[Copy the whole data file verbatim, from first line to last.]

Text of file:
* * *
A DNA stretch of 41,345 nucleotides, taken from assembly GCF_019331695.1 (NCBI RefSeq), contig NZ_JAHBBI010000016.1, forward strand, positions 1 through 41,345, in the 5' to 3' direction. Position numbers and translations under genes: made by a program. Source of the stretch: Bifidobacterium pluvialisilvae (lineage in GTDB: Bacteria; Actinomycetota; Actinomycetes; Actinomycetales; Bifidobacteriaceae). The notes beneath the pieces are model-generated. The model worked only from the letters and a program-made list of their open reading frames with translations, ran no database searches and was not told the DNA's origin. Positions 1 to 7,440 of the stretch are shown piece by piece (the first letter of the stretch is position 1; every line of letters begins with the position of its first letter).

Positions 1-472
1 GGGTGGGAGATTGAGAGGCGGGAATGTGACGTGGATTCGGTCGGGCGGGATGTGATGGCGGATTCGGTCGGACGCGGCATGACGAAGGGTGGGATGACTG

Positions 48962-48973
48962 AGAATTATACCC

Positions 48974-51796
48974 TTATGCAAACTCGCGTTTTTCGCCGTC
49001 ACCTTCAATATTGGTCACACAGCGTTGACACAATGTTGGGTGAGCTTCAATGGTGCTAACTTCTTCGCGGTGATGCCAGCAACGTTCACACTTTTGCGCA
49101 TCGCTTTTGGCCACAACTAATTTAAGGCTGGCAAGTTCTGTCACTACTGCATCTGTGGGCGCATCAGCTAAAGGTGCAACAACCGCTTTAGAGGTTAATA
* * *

A DNA stretch of 41,345 nucleotides, taken from assembly GCF_019331695.1 (NCBI RefSeq), contig NZ_JAHBBI010000016.1, forward strand, positions 1 through 41,345, in the 5' to 3' direction. Position numbers and translations under genes: made by a program. Source of the stretch: Bifidobacterium pluvialisilvae (lineage in GTDB: Bacteria; Actinomycetota; Actinomycetes; Actinomycetales; Bifidobacteriaceae). The notes beneath the pieces are model-generated. The model worked only from the letters and a program-made list of their open reading frames with translations, ran no database searches and was not told the DNA's origin. Positions 1 to 7,440 of the stretch are shown piece by piece (the first letter of the stretch is position 1; every line of letters begins with the position of its first letter).

Positions 1-472
1 GGGTGGGAGATTGAGAGGCGGGAATGTGACGTGGATTCGGTCGGGCGGGATGTGATGGCGGATTCGGTCGGACGCGGCATGACGAAGGGTGGGATGACTG

Positions 48962-48973
48962 AGAATTATACCC

Positions 48974-51796
48974 TTATGCAAACTCGCGTTTTTCGCCGTC
49001 ACCTTCAATATTGGTCACACAGCGTTGACACAATGTTGGGTGAGCTTCAATGGTGCTAACTTCTTCGCGGTGATGCCAGCAACGTTCACACTTTTGCGCA
49101 TCGCTTTTGGCCACAACTAATTTAAGGCTGGCAAGTTCTGTCACTACTGCATCTGTGGGCGCATCAGCTAAAGGTGCAACAACCGCTTTAGAGGTTAATA